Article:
Of real risk, in my view, would be a model of practice that focuses on making people happy. Sometimes the difficult messages at the core of good Social Work interventions can make people anxious (about taking greater risks for example) or even angry (when challenging dependencies). Practitioners who focus on making people happy may avoid or miss the more challenging interventions that deliver the greatest chance for sustainable improvements in wellbeing.

  2. John Burton September 14, 2015 at 12:07 pm #

    I agree with Andrew Reece: “happiness” is a flimsy and superficial objective, even if Ken Dodd rated it as the “greatest gift” that he possessed. It bobs around on the “have a nice day / are you happy with your purchase?” level of human relations.
    Like most legislation, The Care Act can be viewed and experienced in different ways: “New duties and responsibilities for Local Authorities and care providers to implement to drive up the quality of care and support”? In other words, a new opportunity for everyone outside your service to dictate how it is to be run. Sounds like a lot of extra work to please government and regulators and divert you from your core task.
    I see the Care Act just a restatement and reordering of all those ideas and actions that the very best care providers have been working at for many years now. Most of it should be welcomed as the backing needed to grab the initiative and lead well coordinated care services in the direction we need them to go.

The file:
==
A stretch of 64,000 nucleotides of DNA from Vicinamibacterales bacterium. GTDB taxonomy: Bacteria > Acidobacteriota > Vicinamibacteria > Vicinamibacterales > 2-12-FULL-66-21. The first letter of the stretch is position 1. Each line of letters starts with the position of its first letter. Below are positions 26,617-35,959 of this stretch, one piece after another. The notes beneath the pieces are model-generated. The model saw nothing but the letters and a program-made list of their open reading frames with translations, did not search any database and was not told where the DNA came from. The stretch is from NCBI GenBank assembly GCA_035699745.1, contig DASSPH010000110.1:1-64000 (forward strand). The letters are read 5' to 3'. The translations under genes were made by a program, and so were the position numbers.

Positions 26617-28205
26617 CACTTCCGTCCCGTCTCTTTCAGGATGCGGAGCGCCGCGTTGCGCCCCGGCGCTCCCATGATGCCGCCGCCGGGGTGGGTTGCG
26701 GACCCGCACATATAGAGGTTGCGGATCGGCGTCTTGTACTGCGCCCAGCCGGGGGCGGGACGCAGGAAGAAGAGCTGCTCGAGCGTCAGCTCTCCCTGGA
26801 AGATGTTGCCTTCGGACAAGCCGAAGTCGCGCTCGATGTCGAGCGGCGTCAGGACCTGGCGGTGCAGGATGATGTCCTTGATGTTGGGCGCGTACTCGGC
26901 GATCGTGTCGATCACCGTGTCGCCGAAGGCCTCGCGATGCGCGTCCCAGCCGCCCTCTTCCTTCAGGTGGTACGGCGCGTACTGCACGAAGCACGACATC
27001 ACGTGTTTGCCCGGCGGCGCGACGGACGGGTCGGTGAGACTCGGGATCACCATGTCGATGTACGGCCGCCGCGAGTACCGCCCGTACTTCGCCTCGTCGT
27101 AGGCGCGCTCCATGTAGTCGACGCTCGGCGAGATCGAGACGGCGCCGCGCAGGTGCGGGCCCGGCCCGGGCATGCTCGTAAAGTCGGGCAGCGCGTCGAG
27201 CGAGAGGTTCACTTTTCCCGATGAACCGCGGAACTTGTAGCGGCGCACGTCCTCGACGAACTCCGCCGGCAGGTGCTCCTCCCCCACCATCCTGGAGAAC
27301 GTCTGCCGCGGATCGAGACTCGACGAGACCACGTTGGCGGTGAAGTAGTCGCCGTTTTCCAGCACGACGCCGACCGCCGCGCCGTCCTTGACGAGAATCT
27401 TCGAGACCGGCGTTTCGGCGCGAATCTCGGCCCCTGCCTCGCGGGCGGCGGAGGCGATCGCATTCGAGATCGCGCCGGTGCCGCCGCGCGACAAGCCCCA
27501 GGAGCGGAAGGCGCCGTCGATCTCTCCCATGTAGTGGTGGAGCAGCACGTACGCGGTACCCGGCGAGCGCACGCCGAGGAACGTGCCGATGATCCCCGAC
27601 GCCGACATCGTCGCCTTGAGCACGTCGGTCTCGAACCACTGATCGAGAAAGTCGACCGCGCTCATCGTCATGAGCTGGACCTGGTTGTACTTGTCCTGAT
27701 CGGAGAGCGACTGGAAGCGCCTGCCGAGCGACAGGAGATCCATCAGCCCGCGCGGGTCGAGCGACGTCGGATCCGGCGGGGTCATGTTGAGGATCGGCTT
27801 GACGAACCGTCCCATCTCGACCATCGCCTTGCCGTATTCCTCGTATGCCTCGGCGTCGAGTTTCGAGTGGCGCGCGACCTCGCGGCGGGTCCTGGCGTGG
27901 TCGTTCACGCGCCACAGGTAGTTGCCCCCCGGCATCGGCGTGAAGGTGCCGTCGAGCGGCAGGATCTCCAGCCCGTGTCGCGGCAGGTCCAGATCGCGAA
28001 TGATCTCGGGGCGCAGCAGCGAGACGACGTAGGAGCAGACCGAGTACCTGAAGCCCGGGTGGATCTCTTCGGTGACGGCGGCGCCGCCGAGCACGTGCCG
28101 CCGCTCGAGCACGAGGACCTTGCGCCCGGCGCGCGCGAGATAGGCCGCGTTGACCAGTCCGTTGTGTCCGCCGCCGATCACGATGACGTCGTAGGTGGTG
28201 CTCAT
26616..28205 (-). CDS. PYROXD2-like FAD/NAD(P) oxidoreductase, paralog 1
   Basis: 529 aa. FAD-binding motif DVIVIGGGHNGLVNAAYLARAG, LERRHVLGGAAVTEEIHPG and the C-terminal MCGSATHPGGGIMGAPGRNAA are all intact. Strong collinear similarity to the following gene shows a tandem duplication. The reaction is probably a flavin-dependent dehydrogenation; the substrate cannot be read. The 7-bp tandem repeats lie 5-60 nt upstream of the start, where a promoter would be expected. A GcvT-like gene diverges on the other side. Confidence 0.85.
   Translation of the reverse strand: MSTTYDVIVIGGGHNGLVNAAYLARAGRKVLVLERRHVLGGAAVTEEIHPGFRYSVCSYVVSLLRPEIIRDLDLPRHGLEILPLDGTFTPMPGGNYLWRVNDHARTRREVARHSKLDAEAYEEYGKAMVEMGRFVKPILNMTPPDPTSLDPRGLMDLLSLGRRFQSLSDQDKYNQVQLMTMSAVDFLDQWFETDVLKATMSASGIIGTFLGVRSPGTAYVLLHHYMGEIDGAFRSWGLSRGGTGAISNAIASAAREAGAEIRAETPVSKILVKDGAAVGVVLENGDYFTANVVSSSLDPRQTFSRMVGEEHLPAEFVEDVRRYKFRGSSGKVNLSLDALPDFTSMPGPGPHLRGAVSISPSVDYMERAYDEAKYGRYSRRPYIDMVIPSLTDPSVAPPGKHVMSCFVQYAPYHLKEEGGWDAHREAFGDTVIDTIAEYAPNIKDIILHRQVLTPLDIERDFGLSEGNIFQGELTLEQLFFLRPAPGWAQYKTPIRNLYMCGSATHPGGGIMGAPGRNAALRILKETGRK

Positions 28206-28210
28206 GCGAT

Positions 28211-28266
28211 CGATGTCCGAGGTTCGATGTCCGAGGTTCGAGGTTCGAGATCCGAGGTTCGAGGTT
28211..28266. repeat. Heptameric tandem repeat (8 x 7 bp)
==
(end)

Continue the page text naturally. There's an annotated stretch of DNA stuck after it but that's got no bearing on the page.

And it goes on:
Overall, in the long-run, such services (including prevention) will be less costly, but – and it’s a big but – initially local authorities and care providers have to have the money to get this so-called “transformation” started.

  3. Patrick Graham September 16, 2015 at 12:05 pm #

    Whilst I am all for the principles of the Care act being enacted – the idea that if any individual, from any research institute for excellence or any other managerial concept, took a random sample of the Adult Social Care service recipients and asked them if they were happier, or felt better, due to the Care Act,
    my guess is,
    99% of them would say “The what?”

  4. Josephine September 18, 2015 at 12:11 am #

    In the context of adult residential homes, the success of the Care Act- ‘individual wellbeing’ lies largely on the team of front line carers delivering care and support following the person-centred care approach.

    If a person-centred care is to keep the individual at the heart of everything we do, then carers are at the heart of delivering the person centred care. The standard and quality of person centred care hence is only as good as the standard and quality of Carers

    Despite the huge responsibility of carers to deliver a high standard of care, the carer job is deemed as least attractive due to the perceived menial nature of what the role entails, it is rewarded by low wages and therefore suffers from high staff turn-over.

    It is a concern that while there seems to be unlimited budgets to come up with endless principles and guidelines of care, there does not seem to be any budget to provide attractive wages to carers.